MakovskyFriday, September 12, 2014
Jim Cramer is of course, never wrong. His prediction on Thursday that cybersecurity stocks are poised to take off bodes well for investors in the sector.
According to Cramer on Mad Money, “last year the global security technology and services market was worth $67 billion; by 2016 it should be worth $86 billion.”
Even without Cramer’s prediction, anyone reading the news should have been able to discern the increased prevalence of large data breaches.
First, there was Target. With millions of customers and many online retail transactions, one could surmise that this was a significant…well, target. There was also the surreptitious efforts of some 20 hackers in Russia who managed to amass over a billion internet passwords earlier last month.
After the Russian hackers, a number of United States banks, including JPMorgan Chase and at least four others, were struck by hackers in a series of coordinated attacks in late August 2014.
And most recently, Home Depot admitted this month (September) that they had suffered a breach, with signs that – according to noted cybersecurity reporter Brian Krebs – the perpetrators may have been the same group of Russian and Ukrainian hackers responsible for the data breaches at Target, Sally Beauty and P.F. Chang’s.
Security talent will benefit
Speaking with The Wall Street Journal, Matt Comyns, co-head of the Global Cyber Security Practice at executive recruiting firm Russell Reynolds Associates, explained that the crafty folks in charge of maintaining cybersecurity – chief information security officers (CISOs) – have seen salary increases due to an increasingly competitive market for the best security talent. Top tier CISOs at large global companies could now be hauling in $500,000 or $600,000 annually, followed closely by an average minimum salary of about $300,000.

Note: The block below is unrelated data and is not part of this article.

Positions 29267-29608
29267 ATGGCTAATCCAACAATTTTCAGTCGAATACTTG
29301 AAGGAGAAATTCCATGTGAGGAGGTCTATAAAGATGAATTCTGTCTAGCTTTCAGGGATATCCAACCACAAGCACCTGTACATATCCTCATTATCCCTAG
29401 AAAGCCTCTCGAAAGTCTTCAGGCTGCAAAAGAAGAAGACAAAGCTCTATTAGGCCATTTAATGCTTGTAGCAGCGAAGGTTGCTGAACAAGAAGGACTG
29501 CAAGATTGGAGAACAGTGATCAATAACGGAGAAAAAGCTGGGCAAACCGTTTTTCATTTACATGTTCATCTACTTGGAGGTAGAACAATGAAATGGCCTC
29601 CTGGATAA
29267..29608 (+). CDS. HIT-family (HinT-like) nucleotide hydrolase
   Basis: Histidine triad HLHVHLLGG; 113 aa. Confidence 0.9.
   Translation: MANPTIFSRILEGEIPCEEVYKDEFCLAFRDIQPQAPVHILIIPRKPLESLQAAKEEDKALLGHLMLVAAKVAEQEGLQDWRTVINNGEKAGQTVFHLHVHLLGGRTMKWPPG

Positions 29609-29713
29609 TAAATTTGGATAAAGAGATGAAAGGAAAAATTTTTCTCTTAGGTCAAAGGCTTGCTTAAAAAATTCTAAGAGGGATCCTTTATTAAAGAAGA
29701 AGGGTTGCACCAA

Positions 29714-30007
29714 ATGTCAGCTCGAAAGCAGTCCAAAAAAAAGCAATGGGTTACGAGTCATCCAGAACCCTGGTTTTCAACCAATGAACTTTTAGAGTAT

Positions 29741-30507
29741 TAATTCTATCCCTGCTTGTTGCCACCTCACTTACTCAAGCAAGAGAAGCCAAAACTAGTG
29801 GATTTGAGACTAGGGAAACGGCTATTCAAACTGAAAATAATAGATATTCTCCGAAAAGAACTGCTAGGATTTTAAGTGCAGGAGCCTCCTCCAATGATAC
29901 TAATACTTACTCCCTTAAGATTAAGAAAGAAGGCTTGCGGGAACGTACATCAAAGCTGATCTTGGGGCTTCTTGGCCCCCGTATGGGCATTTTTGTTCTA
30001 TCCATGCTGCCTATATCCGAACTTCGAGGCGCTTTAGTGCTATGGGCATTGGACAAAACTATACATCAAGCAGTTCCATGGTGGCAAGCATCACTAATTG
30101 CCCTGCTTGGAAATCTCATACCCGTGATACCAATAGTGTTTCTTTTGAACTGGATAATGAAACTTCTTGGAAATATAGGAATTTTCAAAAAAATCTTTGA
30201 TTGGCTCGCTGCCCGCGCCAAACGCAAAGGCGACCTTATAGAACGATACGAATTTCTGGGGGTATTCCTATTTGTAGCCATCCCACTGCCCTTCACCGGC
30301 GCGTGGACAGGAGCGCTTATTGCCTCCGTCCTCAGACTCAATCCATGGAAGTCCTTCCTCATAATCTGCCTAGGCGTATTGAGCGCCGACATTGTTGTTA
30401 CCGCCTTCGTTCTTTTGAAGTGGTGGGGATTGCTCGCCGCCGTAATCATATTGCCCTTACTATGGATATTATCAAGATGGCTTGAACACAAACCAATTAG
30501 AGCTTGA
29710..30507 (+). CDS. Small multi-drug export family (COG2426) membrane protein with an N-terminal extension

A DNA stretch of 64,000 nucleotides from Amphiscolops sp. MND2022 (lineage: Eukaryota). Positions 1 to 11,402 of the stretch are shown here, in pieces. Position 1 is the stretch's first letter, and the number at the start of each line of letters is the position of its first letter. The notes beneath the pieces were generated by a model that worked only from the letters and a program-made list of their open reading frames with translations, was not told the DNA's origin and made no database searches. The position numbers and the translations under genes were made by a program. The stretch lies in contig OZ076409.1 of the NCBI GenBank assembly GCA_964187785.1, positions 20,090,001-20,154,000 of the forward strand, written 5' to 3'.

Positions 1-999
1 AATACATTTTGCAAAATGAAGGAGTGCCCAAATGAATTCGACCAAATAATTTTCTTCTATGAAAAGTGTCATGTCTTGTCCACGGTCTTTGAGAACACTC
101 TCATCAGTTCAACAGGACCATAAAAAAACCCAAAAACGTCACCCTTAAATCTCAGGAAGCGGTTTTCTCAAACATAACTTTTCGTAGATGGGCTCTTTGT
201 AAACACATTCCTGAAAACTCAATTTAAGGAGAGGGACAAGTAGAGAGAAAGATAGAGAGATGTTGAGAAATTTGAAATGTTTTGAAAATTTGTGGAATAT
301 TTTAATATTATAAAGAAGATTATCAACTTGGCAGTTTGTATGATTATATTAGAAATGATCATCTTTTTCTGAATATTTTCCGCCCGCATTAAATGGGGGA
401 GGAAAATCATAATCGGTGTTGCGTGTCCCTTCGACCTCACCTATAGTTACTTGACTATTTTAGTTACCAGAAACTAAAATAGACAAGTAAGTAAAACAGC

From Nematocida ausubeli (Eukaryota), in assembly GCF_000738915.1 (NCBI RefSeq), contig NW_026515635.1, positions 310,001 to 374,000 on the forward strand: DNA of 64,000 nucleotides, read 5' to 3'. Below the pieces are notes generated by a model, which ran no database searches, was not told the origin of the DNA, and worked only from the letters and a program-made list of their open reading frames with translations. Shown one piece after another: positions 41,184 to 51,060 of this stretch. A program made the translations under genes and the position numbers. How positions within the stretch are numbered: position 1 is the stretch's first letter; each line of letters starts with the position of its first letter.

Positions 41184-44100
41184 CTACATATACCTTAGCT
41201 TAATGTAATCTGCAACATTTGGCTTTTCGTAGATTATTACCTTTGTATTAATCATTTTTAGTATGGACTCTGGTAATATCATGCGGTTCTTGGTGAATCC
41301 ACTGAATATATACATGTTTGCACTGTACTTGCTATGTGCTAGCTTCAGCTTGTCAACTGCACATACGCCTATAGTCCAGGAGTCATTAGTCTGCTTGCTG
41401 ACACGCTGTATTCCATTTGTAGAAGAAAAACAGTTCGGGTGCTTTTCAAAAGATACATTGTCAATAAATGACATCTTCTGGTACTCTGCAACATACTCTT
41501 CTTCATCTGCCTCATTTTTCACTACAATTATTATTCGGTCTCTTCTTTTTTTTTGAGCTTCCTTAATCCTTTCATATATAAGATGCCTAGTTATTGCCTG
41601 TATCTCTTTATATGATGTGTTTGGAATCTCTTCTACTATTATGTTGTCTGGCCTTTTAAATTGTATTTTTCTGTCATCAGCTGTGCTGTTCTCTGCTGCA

Communicating cybersecurity concerns
When the New York Times broke the news that Milwaukee-based firm Hold Security discovered that a Russian crime ring had amassed the largest known collection of stolen Internet credentials to date, Forbes senior editor Kashmir Hill opined that it was the “freakiest security story since Heartbleed.”
Shortly following the New York Times story, Hold Security offered that for “as low as $120” it would find out if your site had been affected by the breach. Not surprisingly, Hill and many others questioned this profiteering action.
What Hold Security failed to communicate, though, was that the $120 included assistance and recovery from Hold Security for any site that was hacked. In fact, according to the firm’s CTO, Hold Security is offering these services at a loss.
This firm, with under 50 employees, somehow managed to catch the largest security breach in history—even the United States government missed this one. Yet rather than sharing in some deserved accolades for its discovery, Hold Security suffered a slew of negative press for its poorly communicated $120 offering.
Larger firms would also benefit from media savvy professionals on hand to help guide their well-paid CISOs, CTOs, and other cybersecurity experts through the media scrutiny following breaches and related events. Given the current climate, shareholders, investors, and others are more likely to ask probing questions regarding security infrastructure and protections. It behooves firms to have executives equipped to communicate well with the public, and address cyber concerns and entrenched security plans in a thoughtful, clear, and proactive manner. Especially if your firm is charging $120 a pop to check consumers’ personal data security.
Bill C. Smith (@BillCSmith87) is a senior account executive at Makovsky Integrated Communications in New York.